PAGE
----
The Non-Tinfoil Guide to EMFs
by Nicolas Pineault
This book describes the science showing that radiation from mobile phones and other electronics are a health problem, and how to protect yourself and your family. This is all done in a reader-friendly manner and without much hype.
Keywords: Non-Tinfoil Guide to EMF, Nicolas Pineault, review, low EMF, EMF protection, how to
In an increasingly crowded field of books about health effects from the wireless revolution — and how to protect yourself — The Non-Tinfoil Guide to EMFs stands out. Written by an investigative journalist, it is free of jargon and full of common sense.
Like some other books, it gives a good overview of the science that raises grave concerns about the long-term health effects from the EMFs we’re all exposed to. This overview is well written and understandable to anyone, without resorting to sensationalism. An appendix lists specific scientific papers for those who want to check more closely.
Pineault makes the point that even though there are lots of studies that show no health effects, we should pay attention to those that do. If something is considered impossible, we just need one example to disprove it. He calls these his “black swans” (a bit confusing for people in Australia, where black swans are quite common). His point is a bit shaky, since it is not unusual for a scientific study to show an effect, even though there really isn’t one. These are called false-positives. However, since there are literally thousands of studies showing health effects from EMFs at very low levels, the weight of the evidence — the total number of these black swans — is what makes the case.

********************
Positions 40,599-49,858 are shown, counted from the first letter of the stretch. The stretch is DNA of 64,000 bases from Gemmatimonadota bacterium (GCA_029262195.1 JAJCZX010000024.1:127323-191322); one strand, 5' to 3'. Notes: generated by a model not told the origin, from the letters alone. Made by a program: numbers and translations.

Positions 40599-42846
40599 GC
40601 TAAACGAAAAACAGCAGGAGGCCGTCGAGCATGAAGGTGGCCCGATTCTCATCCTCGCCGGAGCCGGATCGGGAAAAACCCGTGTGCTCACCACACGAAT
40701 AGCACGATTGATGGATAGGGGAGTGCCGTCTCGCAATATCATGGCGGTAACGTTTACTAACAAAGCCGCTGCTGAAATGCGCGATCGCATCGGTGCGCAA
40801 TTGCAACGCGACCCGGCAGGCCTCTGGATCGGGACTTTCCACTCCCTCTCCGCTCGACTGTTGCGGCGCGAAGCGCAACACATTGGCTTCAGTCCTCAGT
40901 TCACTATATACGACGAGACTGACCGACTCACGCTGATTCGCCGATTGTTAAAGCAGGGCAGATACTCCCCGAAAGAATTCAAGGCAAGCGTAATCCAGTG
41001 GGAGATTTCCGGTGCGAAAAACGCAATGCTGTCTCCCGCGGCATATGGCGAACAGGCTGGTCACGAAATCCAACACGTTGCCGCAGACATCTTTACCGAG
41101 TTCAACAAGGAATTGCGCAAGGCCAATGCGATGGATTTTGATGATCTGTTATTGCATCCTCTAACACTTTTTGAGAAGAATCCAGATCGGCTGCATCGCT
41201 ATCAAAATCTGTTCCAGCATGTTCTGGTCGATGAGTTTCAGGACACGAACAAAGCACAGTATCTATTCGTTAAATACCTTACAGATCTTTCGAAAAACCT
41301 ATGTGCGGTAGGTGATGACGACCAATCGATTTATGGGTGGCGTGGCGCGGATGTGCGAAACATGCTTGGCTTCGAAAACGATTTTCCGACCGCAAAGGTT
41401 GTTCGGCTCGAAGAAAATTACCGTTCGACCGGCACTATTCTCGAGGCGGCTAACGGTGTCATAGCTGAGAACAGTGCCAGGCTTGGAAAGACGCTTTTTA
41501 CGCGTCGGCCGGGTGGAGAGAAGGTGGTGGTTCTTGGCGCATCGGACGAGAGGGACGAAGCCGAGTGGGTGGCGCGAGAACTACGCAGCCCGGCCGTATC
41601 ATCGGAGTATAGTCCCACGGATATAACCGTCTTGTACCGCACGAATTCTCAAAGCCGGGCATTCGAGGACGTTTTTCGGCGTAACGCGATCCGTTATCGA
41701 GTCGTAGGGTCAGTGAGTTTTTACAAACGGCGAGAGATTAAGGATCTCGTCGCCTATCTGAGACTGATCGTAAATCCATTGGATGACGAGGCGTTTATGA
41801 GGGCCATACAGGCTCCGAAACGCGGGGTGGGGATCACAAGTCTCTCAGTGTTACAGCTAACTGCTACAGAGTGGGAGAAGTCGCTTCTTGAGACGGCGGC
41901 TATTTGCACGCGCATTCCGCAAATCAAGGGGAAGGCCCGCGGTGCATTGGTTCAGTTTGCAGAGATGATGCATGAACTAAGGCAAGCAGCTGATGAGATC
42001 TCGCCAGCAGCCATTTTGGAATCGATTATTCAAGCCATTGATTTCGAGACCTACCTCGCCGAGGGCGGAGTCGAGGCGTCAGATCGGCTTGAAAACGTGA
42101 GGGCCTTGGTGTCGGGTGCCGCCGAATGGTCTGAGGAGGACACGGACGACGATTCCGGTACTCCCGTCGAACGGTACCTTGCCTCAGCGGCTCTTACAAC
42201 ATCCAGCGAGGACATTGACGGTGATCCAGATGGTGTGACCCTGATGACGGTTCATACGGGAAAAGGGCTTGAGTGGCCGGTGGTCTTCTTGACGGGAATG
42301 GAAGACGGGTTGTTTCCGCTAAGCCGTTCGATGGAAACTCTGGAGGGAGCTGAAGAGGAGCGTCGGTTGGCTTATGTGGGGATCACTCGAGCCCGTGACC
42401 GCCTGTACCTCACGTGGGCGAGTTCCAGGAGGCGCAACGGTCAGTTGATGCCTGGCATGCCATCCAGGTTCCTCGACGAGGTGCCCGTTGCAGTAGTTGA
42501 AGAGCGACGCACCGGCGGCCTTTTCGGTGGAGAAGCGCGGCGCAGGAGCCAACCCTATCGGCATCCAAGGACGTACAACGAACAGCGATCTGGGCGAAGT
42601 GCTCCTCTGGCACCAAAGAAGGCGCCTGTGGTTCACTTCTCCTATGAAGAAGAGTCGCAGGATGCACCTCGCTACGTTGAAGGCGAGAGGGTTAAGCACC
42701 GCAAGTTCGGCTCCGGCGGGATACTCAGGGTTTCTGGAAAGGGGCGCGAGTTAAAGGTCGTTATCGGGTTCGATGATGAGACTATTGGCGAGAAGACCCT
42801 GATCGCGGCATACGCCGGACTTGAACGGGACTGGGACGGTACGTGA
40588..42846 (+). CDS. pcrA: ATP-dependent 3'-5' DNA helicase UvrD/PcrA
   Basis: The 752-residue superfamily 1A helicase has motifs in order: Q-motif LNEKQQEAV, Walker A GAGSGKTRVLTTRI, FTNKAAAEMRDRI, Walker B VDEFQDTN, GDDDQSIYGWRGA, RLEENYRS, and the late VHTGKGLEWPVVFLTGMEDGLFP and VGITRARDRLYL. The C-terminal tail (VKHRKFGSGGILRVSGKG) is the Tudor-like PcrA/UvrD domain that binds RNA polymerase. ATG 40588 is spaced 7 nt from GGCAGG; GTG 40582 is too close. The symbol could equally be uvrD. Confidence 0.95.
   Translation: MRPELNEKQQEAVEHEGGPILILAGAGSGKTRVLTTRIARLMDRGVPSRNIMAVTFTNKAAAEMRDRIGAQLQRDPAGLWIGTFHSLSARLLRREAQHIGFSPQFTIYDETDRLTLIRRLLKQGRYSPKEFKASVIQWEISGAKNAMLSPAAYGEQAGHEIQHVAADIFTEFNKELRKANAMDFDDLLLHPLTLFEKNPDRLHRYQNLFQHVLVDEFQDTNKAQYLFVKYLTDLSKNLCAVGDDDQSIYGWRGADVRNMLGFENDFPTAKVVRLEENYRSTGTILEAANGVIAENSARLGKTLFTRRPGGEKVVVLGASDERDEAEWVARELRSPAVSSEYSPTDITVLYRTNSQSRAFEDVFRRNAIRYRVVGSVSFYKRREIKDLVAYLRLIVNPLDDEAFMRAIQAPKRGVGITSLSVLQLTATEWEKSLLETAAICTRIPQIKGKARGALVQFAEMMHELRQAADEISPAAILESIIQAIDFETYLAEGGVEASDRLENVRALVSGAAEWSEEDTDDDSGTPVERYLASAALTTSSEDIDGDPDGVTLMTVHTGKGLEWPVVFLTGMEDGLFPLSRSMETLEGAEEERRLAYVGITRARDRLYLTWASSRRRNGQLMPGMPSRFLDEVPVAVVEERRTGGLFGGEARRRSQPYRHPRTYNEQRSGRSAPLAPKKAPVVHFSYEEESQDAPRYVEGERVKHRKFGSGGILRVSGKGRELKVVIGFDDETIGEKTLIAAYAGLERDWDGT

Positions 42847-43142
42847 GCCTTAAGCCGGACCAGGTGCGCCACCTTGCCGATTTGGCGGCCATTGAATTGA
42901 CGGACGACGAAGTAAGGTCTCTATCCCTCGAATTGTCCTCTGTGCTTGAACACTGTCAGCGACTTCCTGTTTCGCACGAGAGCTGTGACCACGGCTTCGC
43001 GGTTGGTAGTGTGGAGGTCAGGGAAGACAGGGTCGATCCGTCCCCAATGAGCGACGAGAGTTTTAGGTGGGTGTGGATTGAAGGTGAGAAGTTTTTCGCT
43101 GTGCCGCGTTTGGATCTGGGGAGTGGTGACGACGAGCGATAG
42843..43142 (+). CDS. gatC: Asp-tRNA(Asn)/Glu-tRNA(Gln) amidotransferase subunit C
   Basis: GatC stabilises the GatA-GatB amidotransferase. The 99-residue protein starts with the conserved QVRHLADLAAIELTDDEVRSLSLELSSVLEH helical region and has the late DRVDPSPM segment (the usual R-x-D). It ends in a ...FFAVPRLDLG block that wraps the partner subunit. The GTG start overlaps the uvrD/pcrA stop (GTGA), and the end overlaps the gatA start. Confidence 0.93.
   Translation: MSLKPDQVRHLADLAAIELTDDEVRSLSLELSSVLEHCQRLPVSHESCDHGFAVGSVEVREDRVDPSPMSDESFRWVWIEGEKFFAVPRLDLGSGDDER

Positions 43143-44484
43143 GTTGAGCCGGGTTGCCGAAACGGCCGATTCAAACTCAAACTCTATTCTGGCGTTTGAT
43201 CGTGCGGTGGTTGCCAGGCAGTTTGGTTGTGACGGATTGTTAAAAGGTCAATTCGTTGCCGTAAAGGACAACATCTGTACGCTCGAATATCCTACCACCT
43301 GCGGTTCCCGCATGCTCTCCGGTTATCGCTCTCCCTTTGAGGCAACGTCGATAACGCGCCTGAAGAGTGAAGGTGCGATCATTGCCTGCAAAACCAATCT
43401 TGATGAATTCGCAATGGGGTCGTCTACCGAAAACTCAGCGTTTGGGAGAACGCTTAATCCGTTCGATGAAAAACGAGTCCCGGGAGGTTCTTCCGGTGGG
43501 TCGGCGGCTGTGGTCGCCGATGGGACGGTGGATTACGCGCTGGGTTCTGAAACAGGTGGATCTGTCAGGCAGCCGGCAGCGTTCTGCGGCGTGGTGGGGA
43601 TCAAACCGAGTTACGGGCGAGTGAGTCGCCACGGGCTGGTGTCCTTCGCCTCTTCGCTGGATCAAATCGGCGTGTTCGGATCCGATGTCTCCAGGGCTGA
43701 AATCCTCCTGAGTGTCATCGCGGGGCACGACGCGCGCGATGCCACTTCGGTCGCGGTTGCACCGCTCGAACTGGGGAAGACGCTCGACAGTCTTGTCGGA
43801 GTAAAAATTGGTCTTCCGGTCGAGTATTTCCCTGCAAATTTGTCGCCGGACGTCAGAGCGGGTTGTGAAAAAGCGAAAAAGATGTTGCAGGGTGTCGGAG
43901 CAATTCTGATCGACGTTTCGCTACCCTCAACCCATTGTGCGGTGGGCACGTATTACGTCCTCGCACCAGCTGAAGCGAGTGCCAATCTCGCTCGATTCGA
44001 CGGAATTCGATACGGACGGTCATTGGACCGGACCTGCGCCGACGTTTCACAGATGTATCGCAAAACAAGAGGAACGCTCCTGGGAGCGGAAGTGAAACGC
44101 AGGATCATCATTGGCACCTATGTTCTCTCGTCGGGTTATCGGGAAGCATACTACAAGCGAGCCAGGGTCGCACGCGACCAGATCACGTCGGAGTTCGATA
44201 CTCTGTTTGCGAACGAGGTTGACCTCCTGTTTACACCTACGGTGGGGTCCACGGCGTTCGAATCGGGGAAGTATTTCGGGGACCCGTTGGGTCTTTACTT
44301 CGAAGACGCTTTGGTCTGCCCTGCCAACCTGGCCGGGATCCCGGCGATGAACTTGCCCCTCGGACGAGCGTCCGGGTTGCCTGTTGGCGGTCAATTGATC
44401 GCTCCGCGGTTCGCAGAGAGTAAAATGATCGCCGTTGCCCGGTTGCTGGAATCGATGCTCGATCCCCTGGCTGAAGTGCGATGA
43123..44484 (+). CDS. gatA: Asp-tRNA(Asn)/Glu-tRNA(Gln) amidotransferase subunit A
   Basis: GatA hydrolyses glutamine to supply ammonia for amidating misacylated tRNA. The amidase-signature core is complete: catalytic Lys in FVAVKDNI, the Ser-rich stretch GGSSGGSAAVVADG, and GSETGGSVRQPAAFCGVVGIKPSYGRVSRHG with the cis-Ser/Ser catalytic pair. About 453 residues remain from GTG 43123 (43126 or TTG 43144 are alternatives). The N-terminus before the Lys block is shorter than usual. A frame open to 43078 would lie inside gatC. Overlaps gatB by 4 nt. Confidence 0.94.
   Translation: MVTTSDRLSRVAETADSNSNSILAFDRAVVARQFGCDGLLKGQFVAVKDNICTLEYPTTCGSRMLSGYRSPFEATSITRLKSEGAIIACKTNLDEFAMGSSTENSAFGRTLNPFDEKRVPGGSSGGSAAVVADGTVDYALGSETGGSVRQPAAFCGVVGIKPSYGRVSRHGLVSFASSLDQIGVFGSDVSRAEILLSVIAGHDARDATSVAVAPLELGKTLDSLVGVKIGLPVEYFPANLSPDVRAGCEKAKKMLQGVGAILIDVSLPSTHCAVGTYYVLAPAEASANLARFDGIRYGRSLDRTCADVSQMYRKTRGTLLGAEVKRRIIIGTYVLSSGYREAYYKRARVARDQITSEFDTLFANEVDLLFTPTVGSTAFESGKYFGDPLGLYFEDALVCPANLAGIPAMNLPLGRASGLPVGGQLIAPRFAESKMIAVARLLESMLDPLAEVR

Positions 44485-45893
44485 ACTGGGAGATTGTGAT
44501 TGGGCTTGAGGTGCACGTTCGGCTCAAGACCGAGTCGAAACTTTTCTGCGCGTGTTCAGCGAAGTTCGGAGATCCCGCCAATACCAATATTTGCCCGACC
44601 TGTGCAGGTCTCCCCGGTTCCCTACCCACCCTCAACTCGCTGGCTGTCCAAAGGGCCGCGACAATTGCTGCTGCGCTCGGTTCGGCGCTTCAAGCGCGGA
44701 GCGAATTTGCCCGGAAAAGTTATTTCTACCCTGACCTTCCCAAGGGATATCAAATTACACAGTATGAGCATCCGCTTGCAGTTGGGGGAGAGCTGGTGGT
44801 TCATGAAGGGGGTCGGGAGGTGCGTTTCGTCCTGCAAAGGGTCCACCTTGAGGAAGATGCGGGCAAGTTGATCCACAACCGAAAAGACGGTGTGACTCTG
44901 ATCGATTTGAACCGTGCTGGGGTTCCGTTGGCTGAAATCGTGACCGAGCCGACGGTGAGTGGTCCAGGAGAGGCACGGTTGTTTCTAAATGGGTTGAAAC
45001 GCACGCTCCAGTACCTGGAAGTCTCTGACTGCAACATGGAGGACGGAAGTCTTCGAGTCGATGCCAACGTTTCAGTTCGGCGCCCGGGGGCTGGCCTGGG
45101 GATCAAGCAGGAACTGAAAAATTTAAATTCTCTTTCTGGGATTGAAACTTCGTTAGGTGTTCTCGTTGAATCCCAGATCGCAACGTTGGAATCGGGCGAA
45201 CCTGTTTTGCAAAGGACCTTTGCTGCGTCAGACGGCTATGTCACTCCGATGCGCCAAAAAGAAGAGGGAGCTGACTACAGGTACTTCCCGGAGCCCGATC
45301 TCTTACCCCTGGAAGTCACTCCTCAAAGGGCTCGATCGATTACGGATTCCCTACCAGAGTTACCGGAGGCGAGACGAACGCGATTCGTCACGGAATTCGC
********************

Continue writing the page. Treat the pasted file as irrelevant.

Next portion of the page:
Pineault also gives us a tour of the various types of EMF. Most books about EMF health effects include such a chapter, and since they are generally written by people without a technical background they tend to be rather inaccurate. In this case, Pineault must have consulted with some technical people, since there are just a couple of minor warts that are not important (cordless phones no longer operate at 900 MHz; the reason compact fluorescent lamps save energy is not because they turn on and off thousands of times a second).
Where this book really shines is its eighty pages of “what to do” information. It is well written, well organized, easy to understand and generally correct. This reviewer has read four other “EMF self-help” books, and none of them can hold a candle to this one. Most other books are brief and no more specific than “just turn things off” and “hold your mobile phone away from your head.”
Some of the other books are also dogmatic or downright wrong.
This book covers what is really a complex subject in a way that makes it easy. For each topic the reader is offered three levels of action. The first level is simple and usually costs nothing. The higher levels are slightly more involved and may cost a little. The reader can then choose how much is needed and how much to spend. This is an excellent approach that is well thought out.
It would have been helpful if the book had an index, at least for the how-to part. The table of contents is not a help.